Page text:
What A Boxer Puppy Taught Me About Parenting
Looking back, it hit me when my first born was eleven months old and I was three months pregnant with number two and exhausted. As I laid on the floor in the living room, I remember jokingly saying "Carter, go to your room and bring me your Goodnight Moon book so we can read it before bed." My mouth about fell to the floor when I noticed him half-walking-half-crawling back into the room, with the book in tow.
I realized, then and there, that this kid was way smarter than I gave him credit for. From that point on, I made a conscious effort to remember he knows more and can do more than I realize and I can embark on the long journey to help achieve every parent's ultimate goal of molding their child into an independent, happy and successful adult… and begin this even before he is out of diapers.
I was reading a children’s development book my friend Diane gave me that talked of "sensitive periods." They describe them as a certain time period when a child's brain is urging him to focus like a laser on a particular skill, mastering a developmental milestone or immersing himself in an experience.
Something told me to re-read this and a light bulb went off in my head. I had dozens of flashbacks over the last three years suddenly pop into my head. I remembered when Carter, my young four year old, asked us for three days straight to practice addition problems with him…. completely out of the blue. He couldn't get enough of what seven plus five was. Or other times, like when he only wanted to read from his space and planet book, every night for two weeks straight. I remember begging him to choose different book.
I remember my two year old daughter, a few months ago, suddenly wanting to practice writing letters all the time and when she really wanted to do nothing but master her front flip in the living room.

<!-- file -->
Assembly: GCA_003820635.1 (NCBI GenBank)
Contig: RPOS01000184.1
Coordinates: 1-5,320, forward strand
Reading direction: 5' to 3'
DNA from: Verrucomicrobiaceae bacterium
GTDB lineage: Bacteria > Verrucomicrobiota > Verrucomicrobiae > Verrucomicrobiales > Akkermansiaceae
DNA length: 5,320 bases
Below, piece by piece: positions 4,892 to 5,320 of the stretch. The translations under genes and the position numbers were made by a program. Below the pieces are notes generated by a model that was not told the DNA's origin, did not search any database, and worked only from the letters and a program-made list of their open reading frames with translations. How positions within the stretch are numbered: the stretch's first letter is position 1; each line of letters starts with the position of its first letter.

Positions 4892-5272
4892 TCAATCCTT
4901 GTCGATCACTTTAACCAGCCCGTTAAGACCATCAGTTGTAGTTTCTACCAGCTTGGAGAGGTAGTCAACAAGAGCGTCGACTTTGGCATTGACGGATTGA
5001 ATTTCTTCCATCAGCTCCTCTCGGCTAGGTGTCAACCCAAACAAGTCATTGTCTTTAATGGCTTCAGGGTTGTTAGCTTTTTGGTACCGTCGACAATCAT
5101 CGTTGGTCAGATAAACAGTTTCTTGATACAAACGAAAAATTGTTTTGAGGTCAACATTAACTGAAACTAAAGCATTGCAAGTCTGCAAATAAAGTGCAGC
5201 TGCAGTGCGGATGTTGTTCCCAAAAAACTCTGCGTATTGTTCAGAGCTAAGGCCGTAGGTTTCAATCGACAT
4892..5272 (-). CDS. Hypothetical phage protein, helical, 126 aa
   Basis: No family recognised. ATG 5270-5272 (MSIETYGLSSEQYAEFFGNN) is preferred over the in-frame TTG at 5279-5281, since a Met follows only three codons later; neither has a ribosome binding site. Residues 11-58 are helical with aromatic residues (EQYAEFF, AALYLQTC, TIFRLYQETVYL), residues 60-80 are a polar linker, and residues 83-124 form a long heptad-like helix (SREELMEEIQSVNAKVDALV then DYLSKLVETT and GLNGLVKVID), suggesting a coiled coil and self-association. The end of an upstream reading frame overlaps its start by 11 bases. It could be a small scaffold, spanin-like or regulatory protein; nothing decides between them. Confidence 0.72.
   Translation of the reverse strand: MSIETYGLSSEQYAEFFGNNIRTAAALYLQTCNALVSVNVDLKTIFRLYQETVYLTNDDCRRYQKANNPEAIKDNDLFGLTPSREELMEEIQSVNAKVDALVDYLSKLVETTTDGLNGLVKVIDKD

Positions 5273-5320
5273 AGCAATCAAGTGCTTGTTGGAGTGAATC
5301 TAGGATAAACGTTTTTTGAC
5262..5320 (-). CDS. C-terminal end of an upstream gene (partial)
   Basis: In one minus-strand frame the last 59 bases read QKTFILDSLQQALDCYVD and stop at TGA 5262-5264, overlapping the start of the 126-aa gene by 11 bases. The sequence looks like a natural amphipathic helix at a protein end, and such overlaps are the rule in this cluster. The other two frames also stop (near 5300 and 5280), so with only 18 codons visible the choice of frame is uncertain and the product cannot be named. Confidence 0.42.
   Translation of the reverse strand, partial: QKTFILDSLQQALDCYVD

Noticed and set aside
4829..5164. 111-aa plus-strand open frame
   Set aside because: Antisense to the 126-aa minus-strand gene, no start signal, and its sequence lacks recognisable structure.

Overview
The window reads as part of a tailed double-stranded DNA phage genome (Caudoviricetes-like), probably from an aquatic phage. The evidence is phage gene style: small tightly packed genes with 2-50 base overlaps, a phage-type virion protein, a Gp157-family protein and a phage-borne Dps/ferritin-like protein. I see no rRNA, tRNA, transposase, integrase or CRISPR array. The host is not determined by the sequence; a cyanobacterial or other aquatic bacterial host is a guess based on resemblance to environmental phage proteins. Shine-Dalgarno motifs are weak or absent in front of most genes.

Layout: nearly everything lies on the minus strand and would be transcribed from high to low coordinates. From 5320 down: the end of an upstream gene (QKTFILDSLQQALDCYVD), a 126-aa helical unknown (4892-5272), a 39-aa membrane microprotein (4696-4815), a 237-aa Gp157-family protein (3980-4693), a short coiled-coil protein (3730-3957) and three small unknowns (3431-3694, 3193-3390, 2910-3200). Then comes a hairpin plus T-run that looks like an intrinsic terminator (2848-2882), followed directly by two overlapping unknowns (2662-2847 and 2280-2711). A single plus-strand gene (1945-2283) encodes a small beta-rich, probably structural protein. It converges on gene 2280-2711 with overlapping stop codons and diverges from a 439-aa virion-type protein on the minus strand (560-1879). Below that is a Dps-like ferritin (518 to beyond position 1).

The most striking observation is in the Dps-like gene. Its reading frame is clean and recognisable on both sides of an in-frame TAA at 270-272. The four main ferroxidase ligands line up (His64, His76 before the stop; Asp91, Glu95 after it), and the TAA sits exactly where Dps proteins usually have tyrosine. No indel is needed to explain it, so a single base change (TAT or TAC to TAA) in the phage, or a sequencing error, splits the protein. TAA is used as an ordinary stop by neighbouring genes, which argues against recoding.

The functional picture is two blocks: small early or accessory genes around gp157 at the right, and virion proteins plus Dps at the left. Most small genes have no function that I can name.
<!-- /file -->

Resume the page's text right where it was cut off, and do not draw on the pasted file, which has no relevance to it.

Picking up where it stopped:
Although it didn’t mean anything then, it makes perfect sense now. This “ah ha” moment taught me to allow my kids tell me what they want to learn about at their super young age. My job, in return, is to expose them to as much as possible and be ready to expand from there. I can help give them the information they are so desperately asking for at the moment in time when they actually care to learn about it.
Perhaps, it's a trip to the crazy, smelly, nasty Snake Farm up I-35 the next time Carter is in a bug and reptile "period." Or for Addie, it may be as simple as dropping everything when she wants me to watch her write the letters "A" and “D” upside down instead of folding that load of laundry or checking work email in the evenings. The bottom line is that they are little sponges right now and I need to help provide the water for them to soak up as much as they can.
This moment in time with Carter and Addie had me reminiscing back to when I got Maverick, my now nine year old boxer, for $350 in 2002. This was my first big purchase after graduating college and starting my first real job. I had the pick of the litter from his eleven brothers and sisters. An overwhelming desire hit me once I had my first night with him. I wanted to be the best "owner" to Maverick and to ensure I was giving him the best start possible, I bought three dog training books and had him enrolled at "puppy school" at the ripe ol' age of twelve weeks… for those that know me well… surprising huh???